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Data Recovery Handling Survey

7/26/2017 11:14 AM

We would like to know how you handle your data recovery projects! Answer this 1 question survey and receive a 15% off coupon for your next parts purchase or data recovery project. See the article for all details.

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1 Comments | Posted in Company News Data Recovery By Donor Drives Team

Head Swap Donor Matching Guide

1/8/2016 12:52 PM

The following instructions are for maximizing compatibility when looking for a donor head stack assembly. Be aware that there is no way to 100% guarantee a match, but following these guidelines will help you increase the chances of locating a successful donor.

Locate the make of hard drive you are working on, and then try to match the specs listed. Please note that we do not cover Quantum or very old Western Digital drives (pre-Caviar) here. For any information visible on the label, we have highlighted where you can find that in the accompanying example label for each type. Your label may look different, depending on the date or the product line that the drive belongs to.

We have prioritized and color coded each aspect. Chances are, you won't be able to find a donor that matches all of these specs, but using the color-coding you can see which information is more important.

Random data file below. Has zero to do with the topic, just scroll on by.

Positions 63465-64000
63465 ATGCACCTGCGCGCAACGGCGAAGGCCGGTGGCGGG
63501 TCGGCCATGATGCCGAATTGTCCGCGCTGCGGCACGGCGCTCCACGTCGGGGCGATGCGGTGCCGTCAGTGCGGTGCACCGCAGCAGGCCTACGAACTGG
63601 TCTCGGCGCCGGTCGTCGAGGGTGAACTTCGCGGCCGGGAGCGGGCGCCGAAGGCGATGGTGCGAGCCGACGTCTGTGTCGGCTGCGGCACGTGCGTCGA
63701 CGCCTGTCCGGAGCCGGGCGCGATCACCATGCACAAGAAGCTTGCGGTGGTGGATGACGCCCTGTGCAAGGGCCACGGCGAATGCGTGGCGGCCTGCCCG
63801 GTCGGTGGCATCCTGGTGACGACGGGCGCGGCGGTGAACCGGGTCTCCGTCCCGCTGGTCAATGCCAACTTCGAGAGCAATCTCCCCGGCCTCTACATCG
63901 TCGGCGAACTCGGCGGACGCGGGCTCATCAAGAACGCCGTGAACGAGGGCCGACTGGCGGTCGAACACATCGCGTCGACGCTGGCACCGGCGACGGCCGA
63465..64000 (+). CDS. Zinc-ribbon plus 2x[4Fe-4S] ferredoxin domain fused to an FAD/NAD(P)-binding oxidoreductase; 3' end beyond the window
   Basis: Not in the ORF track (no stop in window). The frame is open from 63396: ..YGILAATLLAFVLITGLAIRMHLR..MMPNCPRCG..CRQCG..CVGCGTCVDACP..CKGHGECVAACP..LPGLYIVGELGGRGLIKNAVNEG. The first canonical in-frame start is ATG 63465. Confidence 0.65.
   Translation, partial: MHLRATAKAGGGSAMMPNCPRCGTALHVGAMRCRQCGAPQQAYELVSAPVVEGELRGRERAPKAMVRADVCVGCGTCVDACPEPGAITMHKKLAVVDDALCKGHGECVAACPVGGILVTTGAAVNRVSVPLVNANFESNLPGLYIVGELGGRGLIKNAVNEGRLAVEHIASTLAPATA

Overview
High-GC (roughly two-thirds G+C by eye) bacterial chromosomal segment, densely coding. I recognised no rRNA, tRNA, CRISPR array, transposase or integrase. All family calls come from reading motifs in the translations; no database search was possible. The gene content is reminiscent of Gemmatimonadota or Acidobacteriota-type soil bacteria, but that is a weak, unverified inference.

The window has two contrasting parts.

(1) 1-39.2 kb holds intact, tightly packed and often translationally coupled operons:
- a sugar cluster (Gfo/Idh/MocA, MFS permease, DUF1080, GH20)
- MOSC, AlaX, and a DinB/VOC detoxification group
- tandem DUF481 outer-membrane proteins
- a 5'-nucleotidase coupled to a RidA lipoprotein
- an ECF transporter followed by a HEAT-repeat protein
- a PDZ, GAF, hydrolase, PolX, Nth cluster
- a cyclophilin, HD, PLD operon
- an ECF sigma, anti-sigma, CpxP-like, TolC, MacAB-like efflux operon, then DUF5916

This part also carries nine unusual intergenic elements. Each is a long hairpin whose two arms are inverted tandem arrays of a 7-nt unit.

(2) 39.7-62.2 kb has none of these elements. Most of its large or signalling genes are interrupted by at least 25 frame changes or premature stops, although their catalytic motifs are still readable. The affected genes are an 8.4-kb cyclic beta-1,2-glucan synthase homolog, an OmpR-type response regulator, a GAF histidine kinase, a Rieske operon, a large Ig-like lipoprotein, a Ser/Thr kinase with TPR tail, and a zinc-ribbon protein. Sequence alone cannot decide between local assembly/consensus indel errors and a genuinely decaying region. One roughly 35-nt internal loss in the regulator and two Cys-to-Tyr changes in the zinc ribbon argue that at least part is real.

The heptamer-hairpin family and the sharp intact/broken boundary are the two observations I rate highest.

• RED - Essential. You almost certainly cannot use a donor without this matching.
  • ORANGE - High priority. This information often is required to match for a donor to be compatible.
  • YELLOW - Medium priority. This information can help increase the chances of compatibility if a match is available.
  • GREEN - Low priority. This is normally not a factor, but can be used to choose between multiple donors matching everything else.
SELECT A BRAND
Fujitsu Samsung
Hitachi Seagate
IBM Toshiba
Maxtor Western Digital

 

 


 

Western Digital

Caviar 1st Edition

These are generally drives that are 10 or more years old. They can be differentiated by having a PCB that is, more or less, square compared to the L-shaped PCBs of later models.

Use the following criteria to find a donor drive.

  • Model number: Match the entire first part of the model number as well as three characters in the second part. Eg: WD800BB-55JKA0
  • Heads map: Match the physical heads (PH) map exactly. It is OK if the donor has more heads than the original drive, but all heads before that should match.